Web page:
I downloaded the Ilford profile (www.ilford.com) for the paper matched to my printer and got to work first using that profile in Photoshop CS6. I used images that have become staples in my testing of papers so I knew what they “should” look like.
Unfortunately, just about every image I tried turned out too light. It’s not that tonality was lacking; it was more a matter of the intent of the image was missing. Yes, highlights were not entirely washed out and deep blacks were present, but the image simply did not couple or bridge them in the way to which I had grown accustomed. I attempted the same with less contrasty images and while tonality was good in the midtones I felt that the resultant prints were a bit tepid.
Ordinarily, there’s a simple fix for this, and that’s to modify the result by dialing back the brightness of the image on the screen, but again I have not had to do this with scores of prints on this setup and with these images in the past. I was sure it was not a fault of the paper itself, and more that of the profile supplied, so I switched over to Epson’s Advanced B&W (printer managed) profile and made the prints from the same set of images. That turned out to be much more successful, so all I can say is that for this printer and ink set (Epson UltraChrome K3) and this monitor that the profile supplied was not helpful.
So I will judge the results on the successful prints made with the Epson profile and leave it at that. One image I use for testing is of white flowers against a deep background where highlight differentiation is key. There are very light shadows among the petals, and a few somewhat darker midtones, but the background has been burned down to a fairly deep black. The paper passed this tough test with flying colors, if you will, and the differentiation in the highlights and very light grays was palpable. The impressive part was the gradual differentiation of tones in these lighter areas, something that might not come across in repro but was certainly present in the “live” print.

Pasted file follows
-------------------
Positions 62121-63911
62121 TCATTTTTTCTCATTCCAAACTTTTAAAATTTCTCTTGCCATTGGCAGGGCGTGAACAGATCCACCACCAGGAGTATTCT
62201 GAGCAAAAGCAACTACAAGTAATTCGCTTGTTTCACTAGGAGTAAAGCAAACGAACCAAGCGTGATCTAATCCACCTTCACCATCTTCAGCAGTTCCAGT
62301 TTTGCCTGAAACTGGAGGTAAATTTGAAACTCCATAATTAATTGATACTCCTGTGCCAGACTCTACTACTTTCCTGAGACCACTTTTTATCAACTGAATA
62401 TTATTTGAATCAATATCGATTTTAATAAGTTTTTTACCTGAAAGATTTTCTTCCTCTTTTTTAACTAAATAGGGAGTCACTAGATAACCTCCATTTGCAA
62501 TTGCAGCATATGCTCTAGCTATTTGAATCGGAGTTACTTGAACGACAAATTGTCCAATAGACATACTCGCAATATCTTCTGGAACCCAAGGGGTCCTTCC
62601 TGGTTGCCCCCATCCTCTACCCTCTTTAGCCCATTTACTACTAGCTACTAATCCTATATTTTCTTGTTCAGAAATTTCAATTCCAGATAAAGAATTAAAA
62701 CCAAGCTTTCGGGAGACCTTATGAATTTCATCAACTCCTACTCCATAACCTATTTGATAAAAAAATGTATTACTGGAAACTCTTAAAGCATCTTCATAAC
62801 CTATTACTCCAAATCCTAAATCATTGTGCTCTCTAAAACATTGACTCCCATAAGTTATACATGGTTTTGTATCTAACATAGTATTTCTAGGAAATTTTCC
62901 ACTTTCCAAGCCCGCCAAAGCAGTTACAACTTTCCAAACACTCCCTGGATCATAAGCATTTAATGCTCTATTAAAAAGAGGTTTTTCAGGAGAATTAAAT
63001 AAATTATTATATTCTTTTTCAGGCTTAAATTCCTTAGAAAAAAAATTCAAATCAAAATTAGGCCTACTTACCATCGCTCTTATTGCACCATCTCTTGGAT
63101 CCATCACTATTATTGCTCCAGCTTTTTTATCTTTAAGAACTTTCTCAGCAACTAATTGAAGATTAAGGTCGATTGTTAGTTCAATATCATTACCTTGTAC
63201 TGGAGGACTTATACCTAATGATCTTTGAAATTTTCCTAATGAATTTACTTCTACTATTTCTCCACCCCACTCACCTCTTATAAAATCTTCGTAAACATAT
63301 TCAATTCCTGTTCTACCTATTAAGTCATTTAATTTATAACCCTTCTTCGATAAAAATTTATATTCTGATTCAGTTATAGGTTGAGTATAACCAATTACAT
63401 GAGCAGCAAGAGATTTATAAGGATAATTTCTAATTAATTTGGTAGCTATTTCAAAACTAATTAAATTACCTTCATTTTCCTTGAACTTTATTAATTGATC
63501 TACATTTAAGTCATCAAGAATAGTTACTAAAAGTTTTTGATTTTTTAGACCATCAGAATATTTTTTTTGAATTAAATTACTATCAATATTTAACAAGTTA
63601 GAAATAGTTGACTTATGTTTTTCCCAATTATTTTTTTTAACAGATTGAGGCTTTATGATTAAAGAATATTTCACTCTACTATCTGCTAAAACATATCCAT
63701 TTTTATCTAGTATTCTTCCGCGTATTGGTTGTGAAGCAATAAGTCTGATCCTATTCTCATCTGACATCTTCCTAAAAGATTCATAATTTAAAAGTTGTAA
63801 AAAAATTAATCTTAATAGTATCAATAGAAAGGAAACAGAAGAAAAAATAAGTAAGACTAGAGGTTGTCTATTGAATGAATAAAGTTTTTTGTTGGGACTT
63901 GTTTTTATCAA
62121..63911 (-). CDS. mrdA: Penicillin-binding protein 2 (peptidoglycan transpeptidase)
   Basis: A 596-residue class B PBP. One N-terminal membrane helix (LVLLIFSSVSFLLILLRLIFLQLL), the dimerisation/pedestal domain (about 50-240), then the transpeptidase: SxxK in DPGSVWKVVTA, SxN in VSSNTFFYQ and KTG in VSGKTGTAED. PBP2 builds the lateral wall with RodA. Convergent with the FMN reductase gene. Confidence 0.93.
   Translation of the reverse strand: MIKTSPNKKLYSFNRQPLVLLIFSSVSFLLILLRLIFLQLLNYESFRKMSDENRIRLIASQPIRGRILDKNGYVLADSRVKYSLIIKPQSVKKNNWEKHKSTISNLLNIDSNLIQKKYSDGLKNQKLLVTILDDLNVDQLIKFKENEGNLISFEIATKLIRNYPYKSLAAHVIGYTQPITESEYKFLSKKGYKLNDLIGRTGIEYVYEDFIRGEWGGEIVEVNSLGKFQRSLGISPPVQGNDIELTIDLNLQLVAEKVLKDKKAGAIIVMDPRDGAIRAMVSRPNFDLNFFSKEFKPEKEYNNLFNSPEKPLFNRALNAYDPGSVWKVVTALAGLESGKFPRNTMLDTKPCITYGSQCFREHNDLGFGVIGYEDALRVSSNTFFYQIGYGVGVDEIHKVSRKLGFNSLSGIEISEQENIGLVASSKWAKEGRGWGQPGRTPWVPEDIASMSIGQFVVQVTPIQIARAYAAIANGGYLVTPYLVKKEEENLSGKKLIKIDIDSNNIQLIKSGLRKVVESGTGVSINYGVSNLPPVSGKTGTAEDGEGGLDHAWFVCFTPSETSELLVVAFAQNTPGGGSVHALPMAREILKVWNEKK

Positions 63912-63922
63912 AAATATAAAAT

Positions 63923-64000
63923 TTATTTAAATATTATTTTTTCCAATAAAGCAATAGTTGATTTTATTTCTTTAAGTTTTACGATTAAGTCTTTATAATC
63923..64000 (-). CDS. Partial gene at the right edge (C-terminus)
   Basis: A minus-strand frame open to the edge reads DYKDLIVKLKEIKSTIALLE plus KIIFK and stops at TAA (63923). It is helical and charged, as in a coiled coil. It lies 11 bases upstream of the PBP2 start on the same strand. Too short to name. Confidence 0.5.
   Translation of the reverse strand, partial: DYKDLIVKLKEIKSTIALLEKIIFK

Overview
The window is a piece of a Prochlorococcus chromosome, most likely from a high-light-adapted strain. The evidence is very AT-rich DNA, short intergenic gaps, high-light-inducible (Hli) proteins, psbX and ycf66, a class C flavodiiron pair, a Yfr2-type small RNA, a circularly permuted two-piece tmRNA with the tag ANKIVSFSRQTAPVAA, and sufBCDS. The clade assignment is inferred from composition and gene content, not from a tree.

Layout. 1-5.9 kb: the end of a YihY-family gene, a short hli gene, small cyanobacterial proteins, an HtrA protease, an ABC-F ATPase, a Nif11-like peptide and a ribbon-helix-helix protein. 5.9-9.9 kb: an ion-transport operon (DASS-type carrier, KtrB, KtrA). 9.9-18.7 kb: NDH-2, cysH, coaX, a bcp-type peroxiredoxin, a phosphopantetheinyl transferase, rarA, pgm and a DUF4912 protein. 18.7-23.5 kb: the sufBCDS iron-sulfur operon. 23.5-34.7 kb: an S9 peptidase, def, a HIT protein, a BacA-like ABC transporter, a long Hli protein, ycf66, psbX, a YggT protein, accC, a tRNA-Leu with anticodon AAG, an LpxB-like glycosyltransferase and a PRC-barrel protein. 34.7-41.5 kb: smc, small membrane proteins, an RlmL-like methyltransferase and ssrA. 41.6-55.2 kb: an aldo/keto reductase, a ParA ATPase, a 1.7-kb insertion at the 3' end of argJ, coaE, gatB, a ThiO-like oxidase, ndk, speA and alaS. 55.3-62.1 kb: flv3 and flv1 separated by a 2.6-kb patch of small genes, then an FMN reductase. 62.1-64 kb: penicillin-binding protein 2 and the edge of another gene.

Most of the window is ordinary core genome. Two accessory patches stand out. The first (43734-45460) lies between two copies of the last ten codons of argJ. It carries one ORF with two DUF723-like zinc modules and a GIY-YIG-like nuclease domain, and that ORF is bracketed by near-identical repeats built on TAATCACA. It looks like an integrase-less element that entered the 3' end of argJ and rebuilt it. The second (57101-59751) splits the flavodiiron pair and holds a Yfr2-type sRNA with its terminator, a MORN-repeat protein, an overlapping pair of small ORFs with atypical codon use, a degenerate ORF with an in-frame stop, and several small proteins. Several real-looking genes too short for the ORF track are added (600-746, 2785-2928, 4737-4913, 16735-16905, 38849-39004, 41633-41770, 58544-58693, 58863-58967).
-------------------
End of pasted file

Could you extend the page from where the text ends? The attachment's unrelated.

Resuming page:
My next image was a multi-exposure of some buildings in Midtown New York, to which I had added an overall layer of grain. The key here is a considerably deeper sky than building faces and the edge sharpness and strong midtone play and separation in the windows and architectural details peeking through the noise. Again, the paper performed well in all regards and using the Epson profile matched the intent of the image very well.
My initial print test, which to me revealed the flaw in the Ilford profile, was of details in a streambed that has a very wide range of often challenging values that range from sun-bleached rocks to deep shadows. I have worked this image considerably to bring out all that I could from these tonal values, and use it almost like a grayscale spectrum chart. The printer-controlled profile did the trick, and showed me the capabilities of this paper. The surface and values played very well together to bring out the etch-edge sharpness and tonal play that makes this image work for me.
Finally, a word about surface. Frankly, some might like it and some might not. It is semigloss (though some selling sites show it as “silk,” and it is branded as same, although for me it is decidedly not) and thus displays some of the sheen that results from moving the print side to side in bright light, but that’s the nature of this type of surface choice. This sheen tends to create an impression of gloss differential, although I must say that inks absorbed well and it is not overall bothersome. My feeling is that surface can have a profound effect on the overall print impression and smooth gloss and even semigloss is not my first choice, but that’s my prejudice. I would love to see the mix and approach of this Mono Silk paper on more surface choices in the future.
The paper is available in all the usual suspect cut sheet and roll sizes. In many printers it is light enough for stack feeding, but in some (check your printer specs) it will have to be single feed. It runs about or just under $3 a sheet in 13x19” size, 25-sheet pack on most website retailers.
For more information, contact Ilford at www.ilford.com.